Military Service Members and Veterans

Suicide is an important problem affecting military service members and veterans. The military services include an Active Component (Air Force, Army, Marine Corps, and Navy) and a Reserve Component. Estimates from the U.S. Department of Defense suggest that although suicide rates vary across these groups, they remain higher than they were in 2003.1

Among veterans, the suicide rate appears to have stabilized in recent years.2 But this rate remains unacceptably high. Recent estimates suggest that 22 veterans may die by suicide each day.2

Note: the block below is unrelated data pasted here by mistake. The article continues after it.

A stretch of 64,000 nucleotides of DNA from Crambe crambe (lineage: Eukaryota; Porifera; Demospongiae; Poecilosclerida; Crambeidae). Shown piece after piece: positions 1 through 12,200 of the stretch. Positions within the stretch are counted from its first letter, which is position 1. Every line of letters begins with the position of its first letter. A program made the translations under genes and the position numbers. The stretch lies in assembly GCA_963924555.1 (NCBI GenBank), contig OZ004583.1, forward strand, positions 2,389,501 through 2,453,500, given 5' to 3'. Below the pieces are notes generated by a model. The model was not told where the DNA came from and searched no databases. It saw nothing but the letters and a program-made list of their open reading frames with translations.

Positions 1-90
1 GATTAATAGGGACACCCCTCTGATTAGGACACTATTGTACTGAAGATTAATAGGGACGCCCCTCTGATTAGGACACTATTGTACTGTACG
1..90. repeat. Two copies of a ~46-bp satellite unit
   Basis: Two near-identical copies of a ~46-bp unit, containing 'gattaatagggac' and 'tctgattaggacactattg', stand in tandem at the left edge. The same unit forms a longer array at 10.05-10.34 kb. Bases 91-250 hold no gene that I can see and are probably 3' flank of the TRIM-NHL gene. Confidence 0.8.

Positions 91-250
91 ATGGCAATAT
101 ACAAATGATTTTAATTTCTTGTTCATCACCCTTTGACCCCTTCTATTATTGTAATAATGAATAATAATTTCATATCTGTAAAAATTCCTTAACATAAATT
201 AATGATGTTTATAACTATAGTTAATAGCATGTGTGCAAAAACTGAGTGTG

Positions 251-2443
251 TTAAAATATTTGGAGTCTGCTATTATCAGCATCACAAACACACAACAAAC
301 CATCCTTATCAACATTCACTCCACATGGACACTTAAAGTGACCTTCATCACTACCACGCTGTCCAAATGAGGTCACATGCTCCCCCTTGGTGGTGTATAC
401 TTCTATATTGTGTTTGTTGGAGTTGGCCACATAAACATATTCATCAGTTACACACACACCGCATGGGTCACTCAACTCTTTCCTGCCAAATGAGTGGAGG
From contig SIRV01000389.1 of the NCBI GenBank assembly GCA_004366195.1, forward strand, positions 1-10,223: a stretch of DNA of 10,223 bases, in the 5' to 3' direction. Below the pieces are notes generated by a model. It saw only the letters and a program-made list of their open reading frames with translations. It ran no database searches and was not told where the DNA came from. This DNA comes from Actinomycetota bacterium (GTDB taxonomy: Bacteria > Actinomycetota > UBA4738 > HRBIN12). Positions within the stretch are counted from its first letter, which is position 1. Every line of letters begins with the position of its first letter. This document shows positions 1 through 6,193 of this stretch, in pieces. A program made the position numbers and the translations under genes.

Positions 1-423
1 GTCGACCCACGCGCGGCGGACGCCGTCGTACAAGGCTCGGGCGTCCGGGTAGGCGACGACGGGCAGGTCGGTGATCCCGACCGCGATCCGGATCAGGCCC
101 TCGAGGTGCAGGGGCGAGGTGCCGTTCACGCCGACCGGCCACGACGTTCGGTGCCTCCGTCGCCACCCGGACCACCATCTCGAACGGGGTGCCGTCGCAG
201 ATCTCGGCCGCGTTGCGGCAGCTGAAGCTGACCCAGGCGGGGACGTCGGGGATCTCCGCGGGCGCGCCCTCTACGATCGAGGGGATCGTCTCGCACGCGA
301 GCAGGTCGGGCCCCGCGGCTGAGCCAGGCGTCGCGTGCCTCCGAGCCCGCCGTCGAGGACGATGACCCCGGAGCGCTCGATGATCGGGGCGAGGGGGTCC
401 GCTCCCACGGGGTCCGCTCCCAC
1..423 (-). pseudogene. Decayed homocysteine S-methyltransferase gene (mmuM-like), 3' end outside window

To address this serious problem, the U.S. Department of Defense and the U.S. Department of Veterans Affairs have put into place comprehensive suicide prevention programs.

Risk and Protective Factors

Suicide prevention efforts seek to reduce risk factors for suicide and strengthen the factors that help strengthen individuals and protect them from suicide. Here are a few examples:

Risk factors

  • Mood and anxiety disorders
  • Alcohol and drug abuse
  • Prior suicide attempt
  • Stressful situations (e.g., childhood trauma, relationship problems, legal issues, financial troubles)
  • Physical health problems

Protective factors


  1. U.S. Department of Defense. (2015). DoDSER Department of Defense Suicide Event Report: Calendar Year 2014 Annual Report. Retrieved from:
  2. Kemp J., Bossarte, R. (2012). Suicide data report, 2012: Department of Veterans Affairs Mental Health Services Suicide Prevention Program. Retrieved from

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